“One of my favorite technical textbooks”

Etienne Du Plooy — Director, TPACC

Table of Contents

A Case of Software Hyper-Productivity

The Case of Borland Quattro Pro for Windows ♦ The Most Productive Ever and Precursor to Scrum and XP ♦ Barbarians, Not Burrocrats! ♦ Organizational Culture ♦ Losing Hyper-Productivity ♦ Software Hyper-Productivity is Transferable ♦ The Borland Portfolio ♦ Possible and Transferable, but Not Duplicable ♦ Why Care? ♦ So How Do You Get There?

Shapes and Patterns of Hyper-Productivity

Natural Foce-based Social Networks (Adjacency Diagrams) ♦ The Adjacency Diagrams of Quattro Pro for Windows ♦ Interaction Grids ♦ The Interaction Grid of Quattro Pro for Windows ♦ Other Metrics ♦ Connectedness ♦ Communication Saturation ♦ Communication Intensity Ratio ♦ From Shapes to Patterns ♦ Patterns of Communication and Organization ♦ Hyper-Productive Patterns ♦ The Powerful Generative Nature of Patterns ♦ The Prevalence of Structure and Values over Process ♦ Early Signs of Scrum ♦ Scrum as Prepackaged Patterns ♦ Scrum’s Rediscovery of Patterns ♦ Scrumbuts, Blue Pills, and Red Pills ♦ Scrum Does Not Lead to Hyper-Productivity

The Nature of Knowledge Work

From Rationalism to Empiricism ♦ Uncertainty, Incompleteness, and Wegner’s Lemma ♦ Rationale for Empiricism in Knowledge Work ♦ Interactions Demand Empiricism ♦ Empiricism in Strategic Management and Architecture

Management’s Profound Understanding of Knowledge Work

Profound Understanding of the Fundamental Process ♦ The Wicked Problem of Strategy Making ♦ Coping with Wicked Problems ♦ Empiricism at the Heart of Strategy Making ♦ Capital Goods and Social Learning Processes ♦ Knowledge about Product and about Process ♦ Strategy Making, Artful Making, and Software Development

Management’s Responsibility and Learning Organization

Process Innovation and Double-Loop Learning ♦ The Executive’s Achilles’ Heel ♦ Dealing with Failure ♦ Defensive Reasoning ♦ Change Has to Start at the Top ♦ Promoting Openness and Dialogue

Discovery Driven Planning

A Latent Conflict ♦ Buy or Create Knowledge ♦ Management’s Conflict: Plan or Experiment ♦ The Discovery Driven Planning Approach ♦ A Disciplined Approach ♦ Counting the Beans Backward ♦ Tolerance for Failure ♦ Assumptions Are Constantly Checked and Rechecked

Budgets Considered Harmful

Beyond Budgeting ♦ Beyond Budgeting Is Attuned to the Empirical Approach ♦ Beyond Budgeting Supports the Noble Patterns ♦ A Note on the Lean Startup Perspective

Creating a Shared Vision at the Team Level

The Problem: True Teamwork is Difficult to Achieve in a Business Setting ♦ A Daring Solution: Jim McCarthy’s Core Protocols ♦ The Commitments and Protocols ♦ Checking In ♦ The Check In Protocol ♦ The Check Out Protocol ♦ The Pass Protocol ♦ Deciding ♦ Resolution Protocol ♦ Decision Making as the Key Team-Building Process ♦ Ecology of Ideas ♦ Protocol Check and Intention Check ♦ Aligning ♦ Envisioning ♦ Validity and Caveats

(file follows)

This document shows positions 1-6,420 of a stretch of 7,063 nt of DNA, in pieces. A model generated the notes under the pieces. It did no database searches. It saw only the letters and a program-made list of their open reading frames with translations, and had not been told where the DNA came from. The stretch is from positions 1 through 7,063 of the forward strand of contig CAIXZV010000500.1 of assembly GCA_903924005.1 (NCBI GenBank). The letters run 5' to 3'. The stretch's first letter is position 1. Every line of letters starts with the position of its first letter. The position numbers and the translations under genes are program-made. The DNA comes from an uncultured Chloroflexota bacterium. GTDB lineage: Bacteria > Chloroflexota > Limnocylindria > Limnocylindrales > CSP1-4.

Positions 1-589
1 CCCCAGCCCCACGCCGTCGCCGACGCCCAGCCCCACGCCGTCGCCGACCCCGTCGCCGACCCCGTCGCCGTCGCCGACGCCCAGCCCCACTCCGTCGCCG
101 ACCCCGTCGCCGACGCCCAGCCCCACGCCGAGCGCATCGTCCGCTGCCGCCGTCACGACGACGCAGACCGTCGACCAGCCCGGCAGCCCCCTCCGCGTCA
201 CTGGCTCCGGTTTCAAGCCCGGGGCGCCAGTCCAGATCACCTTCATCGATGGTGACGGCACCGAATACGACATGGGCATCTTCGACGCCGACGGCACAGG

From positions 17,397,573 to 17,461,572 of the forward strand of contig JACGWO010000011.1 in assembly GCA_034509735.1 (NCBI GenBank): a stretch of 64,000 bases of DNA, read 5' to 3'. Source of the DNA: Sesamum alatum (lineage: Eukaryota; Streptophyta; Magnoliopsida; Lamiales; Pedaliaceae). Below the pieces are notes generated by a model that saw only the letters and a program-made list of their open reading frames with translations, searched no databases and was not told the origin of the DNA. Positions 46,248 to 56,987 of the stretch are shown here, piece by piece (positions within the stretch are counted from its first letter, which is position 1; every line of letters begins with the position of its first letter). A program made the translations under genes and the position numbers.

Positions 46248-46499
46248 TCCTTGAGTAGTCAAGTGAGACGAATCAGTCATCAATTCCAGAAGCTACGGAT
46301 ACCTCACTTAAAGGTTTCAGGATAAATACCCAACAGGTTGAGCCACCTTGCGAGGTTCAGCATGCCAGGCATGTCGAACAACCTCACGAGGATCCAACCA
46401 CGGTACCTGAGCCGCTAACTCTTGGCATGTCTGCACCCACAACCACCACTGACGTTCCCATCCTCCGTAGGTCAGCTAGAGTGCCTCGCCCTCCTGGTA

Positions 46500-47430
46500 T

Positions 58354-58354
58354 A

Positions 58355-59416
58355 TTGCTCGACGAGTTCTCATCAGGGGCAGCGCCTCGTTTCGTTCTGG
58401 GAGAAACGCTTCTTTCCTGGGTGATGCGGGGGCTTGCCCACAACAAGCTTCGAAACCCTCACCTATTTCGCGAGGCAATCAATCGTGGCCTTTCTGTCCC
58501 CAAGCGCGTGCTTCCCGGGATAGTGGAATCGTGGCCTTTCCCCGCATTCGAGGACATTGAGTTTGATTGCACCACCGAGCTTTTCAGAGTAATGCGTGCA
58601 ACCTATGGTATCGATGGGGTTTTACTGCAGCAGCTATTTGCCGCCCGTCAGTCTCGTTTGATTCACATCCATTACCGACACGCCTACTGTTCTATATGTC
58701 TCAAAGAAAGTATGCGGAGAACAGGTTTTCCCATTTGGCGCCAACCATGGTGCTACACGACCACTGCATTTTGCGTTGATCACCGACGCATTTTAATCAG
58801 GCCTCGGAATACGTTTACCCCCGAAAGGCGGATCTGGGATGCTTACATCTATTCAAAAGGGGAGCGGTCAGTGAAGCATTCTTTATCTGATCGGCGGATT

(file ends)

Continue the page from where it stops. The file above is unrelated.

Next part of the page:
Critical Roles, Leadership, and More

The Patron Role ♦ Play by the Rules of the Game ♦ Lessons from Open Source Projects ♦ The Power and Consequences of Forkability ♦ The Power and Consequences of Community ♦ The Open Source Governance Model ♦ The Thinking Processes of the Theory of Constraints Foster Unanimity ♦ A Counterproductive Role: The Scrum Master ♦ The Solitary Programmer ♦ The Leader Is Part of the Team ♦ Pride, Fun, and Slack

The Thinking Processes

Current Reality Tree and Relevant Problem ♦ Undesirable Effects and Root Causes ♦ Span of Control and Sphere of Influence ♦ Human Factors and Change Management ♦ Categories of Legitimate Reservation ♦ Policy Constraints ♦ The Layers of Resistance

Throughput Accounting

Throughput Accounting Versus Cost Accounting ♦ Cost Accounting Is Not for Management Decisions ♦ Throughput Accounting Can Be Reconciled with Cost Accounting ♦ Throughput Accounting for Software Engineering ♦ Example: Decrease Operating Expenses by Avoiding Feature Creep ♦ Example: Decrease Investment and Operating Expense with Open Source Software ♦ Example: Increase Throughput by Targeting the Long Tail ♦ Considerations on Combining the Examples ♦ Software Production Metrics in Throughput Accounting ♦ Throughput Accounting’s Effects on Delivery ♦ Throughput Accounting’s Effects on Other Common Processes ♦ Conclusion

Herbie and Kanban

The Story of Herbie ♦ Herbie and Work in Process ♦ The Five Focusing Steps ♦ Step 1: Indentify the Constraint — “Herbie” ♦ Step 2: Exploit the Constraint — “C’mon Herbie! Speed up!” ♦ Step 3: Subordinate to the Constraint — “Everybody stays behind Herbie!” ♦ Step 4: Elevate the Constraint — “Everybody carries a piece of Herbie’s gear!” ♦ Step 5: Repeat! ♦ The Unstated Step 0 ♦ The Secret Step 6 ♦ From Stepping Stone to the Kanban Board ♦ A Philosophy of Ongoing Improvement

The Financial Metric Supporting Unity of Purpose and Community of Trust

Problem: Conflicting Metrics and Incentives ♦ Decision Making That Creates Disharmonies ♦ Solution: Adopt a System-wide Metric ♦ Problem: Focus on Flow ♦ Command-and-Control Management ♦ Cost Accounting Is a Root Cause of Command-and-Control Management ♦ A Common Goal and a Common Enenmy

The Kanban Method, Flow, and Throughput

Getting Started with Kanban ♦ The Four Founding Principles of Kanban ♦ The Six Core Practices of Kanban ♦ The Nine Values of Kanban ♦ The Kanban Lens ♦ The Three Kanban Agendas ♦ Links between the Theory of Constraints and Kanban ♦ A Little about Flow and Throughput ♦ The Consequences of Variation ♦ The Mirage of Balancing the Flow ♦ Where to Improve

Understanding the Impact of a Constraint

Choosing between Two Processes ♦ The Lean Perspective ♦ The Accounting Perspective ♦ The Constraints Management Perspective ♦ Constraints are Archimedean Levers ♦ Constraints management is Key to Throughput Performance ♦ Constraints and Service Level Agreements ♦ Constraints and Investment Decisions